Until three years ago, they’d never ventured beyond the confines of Mooi River, then, out of the blue, they were invited to perform at the Provincial Championships in Durban. There they won the right to represent KZN at the National Championships, and the rest is a fairytale. As the best dance group in South Africa, they were sent to Tokyo for the World Traditional Dance Championships, and on debut, they ranked third, in the whole darn world! It’s barely believable, we know, but here they were, the only team on the African continent to rank this high, and a year later, in Hong Kong, they finished second.

Reality is, this team is still a “work in progress”, and they’re getting better by the day, to the degree that we were confident, had it taken place as scheduled in the United States earlier this year, they might’ve returned with the World crown. Sadly, the present economic climate in the United States has led to the postponement of the event, but these youngsters will still have their day.

You need only ask those that’ve witnessed their routine to know how good they are. And while a man of Michael Jackson’s dance talents owes everything he’s knows to his African roots, he’d struggle to make the “bench” in the Hartford troupe.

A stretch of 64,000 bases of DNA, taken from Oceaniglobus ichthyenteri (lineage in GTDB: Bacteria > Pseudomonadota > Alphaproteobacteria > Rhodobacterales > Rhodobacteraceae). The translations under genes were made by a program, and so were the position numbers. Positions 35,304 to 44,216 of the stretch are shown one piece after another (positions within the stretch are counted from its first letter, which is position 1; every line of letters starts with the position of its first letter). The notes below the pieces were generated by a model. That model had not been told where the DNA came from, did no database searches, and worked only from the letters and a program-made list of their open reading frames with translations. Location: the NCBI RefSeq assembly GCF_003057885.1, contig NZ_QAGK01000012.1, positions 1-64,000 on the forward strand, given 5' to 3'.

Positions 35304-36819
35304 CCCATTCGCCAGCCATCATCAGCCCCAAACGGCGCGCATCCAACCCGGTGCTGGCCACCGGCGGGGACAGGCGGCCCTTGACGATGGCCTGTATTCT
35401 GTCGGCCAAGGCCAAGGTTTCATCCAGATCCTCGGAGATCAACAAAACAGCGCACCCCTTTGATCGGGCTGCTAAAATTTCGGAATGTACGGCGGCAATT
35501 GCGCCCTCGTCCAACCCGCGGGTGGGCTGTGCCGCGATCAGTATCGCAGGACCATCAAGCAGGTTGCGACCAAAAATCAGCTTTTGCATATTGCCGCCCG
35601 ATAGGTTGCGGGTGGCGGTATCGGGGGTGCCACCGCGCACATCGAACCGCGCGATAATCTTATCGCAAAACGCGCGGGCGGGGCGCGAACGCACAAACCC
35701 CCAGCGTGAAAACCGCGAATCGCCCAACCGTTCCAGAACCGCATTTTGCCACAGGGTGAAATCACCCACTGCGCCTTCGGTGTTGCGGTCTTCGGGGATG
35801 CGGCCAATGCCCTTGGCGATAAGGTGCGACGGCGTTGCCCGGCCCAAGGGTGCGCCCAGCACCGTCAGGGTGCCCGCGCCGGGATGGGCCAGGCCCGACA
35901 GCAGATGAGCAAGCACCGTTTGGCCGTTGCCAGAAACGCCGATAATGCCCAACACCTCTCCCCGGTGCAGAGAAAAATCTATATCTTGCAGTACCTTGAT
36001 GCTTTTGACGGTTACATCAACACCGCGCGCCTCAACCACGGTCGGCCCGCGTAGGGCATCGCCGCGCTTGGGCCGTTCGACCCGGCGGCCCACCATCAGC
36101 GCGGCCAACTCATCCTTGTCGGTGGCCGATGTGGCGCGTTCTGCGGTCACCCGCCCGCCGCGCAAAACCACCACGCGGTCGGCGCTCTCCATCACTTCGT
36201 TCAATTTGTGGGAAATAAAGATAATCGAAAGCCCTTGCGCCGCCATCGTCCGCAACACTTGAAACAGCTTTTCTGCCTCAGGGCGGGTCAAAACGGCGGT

HANSA POWERADE DUSI CANOE MARATHON

Hansa Powerade Dusi Canoe Marathon / dusi.co.za (p)

Hansa Powerade Dusi Canoe Marathon / dusi.co.za (p)

Excitement is building in the Kingdom of the Zulu as final preparations are underway for the staging of the 2009 Hansa Powerade Dusi Canoe Marathon come 15th, 16th and 17th January. 

This world-class canoe marathan between Pietermaritzburg and Durban, on South Africa's East Coast, attracts around 2000 paddlers and another 2000 - 3000 seconders, helpers or supporters.

Add this to over 120 accredited media, nearly 1000 volunteers, thousands of litres of Powerade energy drink, thousands of Hansa smiles, millions of litres of water, tens of thousands of spectators and you have the "Worlds Greatest Canoe Marathon - the Hansa Powerade Dusi."